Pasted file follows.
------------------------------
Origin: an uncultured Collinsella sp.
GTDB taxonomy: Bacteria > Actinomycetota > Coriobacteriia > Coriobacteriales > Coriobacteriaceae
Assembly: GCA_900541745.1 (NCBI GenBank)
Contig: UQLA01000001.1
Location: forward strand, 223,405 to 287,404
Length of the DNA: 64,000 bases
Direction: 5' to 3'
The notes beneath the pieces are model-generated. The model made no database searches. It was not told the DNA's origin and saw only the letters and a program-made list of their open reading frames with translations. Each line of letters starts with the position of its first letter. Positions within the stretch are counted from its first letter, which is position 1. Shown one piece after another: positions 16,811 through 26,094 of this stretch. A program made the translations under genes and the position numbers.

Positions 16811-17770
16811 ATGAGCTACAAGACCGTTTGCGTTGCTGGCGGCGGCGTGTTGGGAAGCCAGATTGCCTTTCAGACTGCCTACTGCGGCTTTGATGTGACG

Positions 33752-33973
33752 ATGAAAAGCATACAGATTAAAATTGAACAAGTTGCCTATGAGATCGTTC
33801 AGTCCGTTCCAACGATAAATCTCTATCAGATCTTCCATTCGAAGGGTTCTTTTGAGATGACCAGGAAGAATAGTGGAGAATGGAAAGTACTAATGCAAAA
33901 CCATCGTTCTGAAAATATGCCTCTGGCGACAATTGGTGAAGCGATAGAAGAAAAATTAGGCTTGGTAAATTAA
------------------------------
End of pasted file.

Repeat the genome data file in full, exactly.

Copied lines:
Origin: an uncultured Collinsella sp.
GTDB taxonomy: Bacteria > Actinomycetota > Coriobacteriia > Coriobacteriales > Coriobacteriaceae
Assembly: GCA_900541745.1 (NCBI GenBank)
Contig: UQLA01000001.1
Location: forward strand, 223,405 to 287,404
Length of the DNA: 64,000 bases
Direction: 5' to 3'
The notes beneath the pieces are model-generated. The model made no database searches. It was not told the DNA's origin and saw only the letters and a program-made list of their open reading frames with translations. Each line of letters starts with the position of its first letter. Positions within the stretch are counted from its first letter, which is position 1. Shown one piece after another: positions 16,811 through 26,094 of this stretch. A program made the translations under genes and the position numbers.

Positions 16811-17770
16811 ATGAGCTACAAGACCGTTTGCGTTGCTGGCGGCGGCGTGTTGGGAAGCCAGATTGCCTTTCAGACTGCCTACTGCGGCTTTGATGTGACG

Positions 33752-33973
33752 ATGAAAAGCATACAGATTAAAATTGAACAAGTTGCCTATGAGATCGTTC
33801 AGTCCGTTCCAACGATAAATCTCTATCAGATCTTCCATTCGAAGGGTTCTTTTGAGATGACCAGGAAGAATAGTGGAGAATGGAAAGTACTAATGCAAAA
33901 CCATCGTTCTGAAAATATGCCTCTGGCGACAATTGGTGAAGCGATAGAAGAAAAATTAGGCTTGGTAAATTAA